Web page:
There are some downsides, to be clear. Any pretender to the homeless throne would have to deal with rough weather, lack of consistent sanitation, low money haul days, and the usual social stigma. In addition, whenever they chose to “clock out” of the streets, their behavior would have to carefully avoid attracting suspicion from the empowered and governmental.

Still, it’s a thought.

investing · Personal Finance · Self-Improvement

The Problem With Self-Help

Ever since the 2008 financial crisis, there has been an explosion of new self-help guides on the internet dot com. Old legends like Tony Robbins keep cranking it out, while young orangutans jostle for their piece of the pie. Almost every online following seems to devolve into the genre with varying degrees of intensity and commitment.

That’s all good, but an unfortunate theme appears to pervade most of the books: complete disconnect from reality. I happened upon this realization after reading through The Compound Effect  by Darren Hardy. It’s a short and compelling read that rehashes the timeless principles you typically hear, such as:

  • That $4.00 coffee at Starbucks every day adds up to $51,833.79 after 20 years.
  • If you make only $40,000, bring a bag lunch and cancel your magazine subscriptions, plus change your cable provider. This will save you a lot of money which could be invested for a higher return.   
  • If Stacey puts $250 in her Roth IRA each month starting at age 23, she’ll have $1 million by age 67, in this case ASSUMING she gets an 8 percent return, compounded MONTHLY.
  • If Chad does the same but delays his start by a a few years, he’ll have only $300,000 at the same age.
  • Surround yourself with positive people and energy.
  • You’re 100 percent responsible for your actions/decisions/choices.

The last hyphen point is especially interesting. Hardy does attempt to push the gospel of self-improvement, laying into the folks who blame other elements for their misfortune, such as family or the government. He hoists the individualist banner valiantly, yet towards the end of the book there is a brief disclaimer which can be summarized as follows: You’re 100 percent responsible for whatever you do, but those choices are INFLUENCED by powerful external forces.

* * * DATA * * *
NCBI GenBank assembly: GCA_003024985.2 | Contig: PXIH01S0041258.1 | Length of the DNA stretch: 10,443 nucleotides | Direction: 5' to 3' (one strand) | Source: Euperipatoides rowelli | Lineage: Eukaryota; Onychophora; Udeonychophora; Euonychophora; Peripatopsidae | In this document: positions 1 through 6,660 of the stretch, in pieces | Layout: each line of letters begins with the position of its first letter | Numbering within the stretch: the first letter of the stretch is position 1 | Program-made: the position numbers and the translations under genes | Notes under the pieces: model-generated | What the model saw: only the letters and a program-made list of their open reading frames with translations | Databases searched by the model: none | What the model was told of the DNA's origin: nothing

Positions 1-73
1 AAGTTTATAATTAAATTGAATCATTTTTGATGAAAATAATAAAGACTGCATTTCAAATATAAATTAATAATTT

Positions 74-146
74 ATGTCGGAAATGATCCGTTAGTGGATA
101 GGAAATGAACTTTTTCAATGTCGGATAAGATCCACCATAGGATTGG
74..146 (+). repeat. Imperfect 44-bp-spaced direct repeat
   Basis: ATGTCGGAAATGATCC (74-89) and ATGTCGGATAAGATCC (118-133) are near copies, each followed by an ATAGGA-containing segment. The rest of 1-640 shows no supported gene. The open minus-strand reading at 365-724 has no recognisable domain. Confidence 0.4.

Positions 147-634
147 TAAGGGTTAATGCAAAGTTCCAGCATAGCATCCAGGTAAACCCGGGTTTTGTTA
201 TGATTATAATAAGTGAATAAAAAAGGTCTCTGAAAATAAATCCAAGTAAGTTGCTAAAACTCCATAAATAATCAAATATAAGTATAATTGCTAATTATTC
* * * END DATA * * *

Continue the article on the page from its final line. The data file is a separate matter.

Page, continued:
At precisely this moment, the “Stop complaining and focus on yourself” mantra is dealt a fateful blow. Obviously one can apply all those principles, but there is nothing preventing a Black Swan from tossing it all back to square one again. These gurus seem to forget that prior to the 2008 collapse, companies like Lehman Brothers and Bear Stearns were well-respected, with both residing in various investment and retirement portfolios. Concurrently, there was no shortage of self-help spin doctors encouraging people to “Save every penny so you can invest” for the future. No doubt others adhered to those philosophies, but nothing stopped the macro-level malevolence of corporate and governmental interests.  We can look at the oil collapse of 2014 (and even 2020), along with the Coronavirus financial spanking to see a steady dynamic afoot. The train rattles on.

I suppose the takeaway should be that for all the benefits of helping yourself and “being an individual,” there are always factors at play well beyond your control, and those unwelcome guests can easily crash the self-reliance party.

Anyone bring the Natty Light?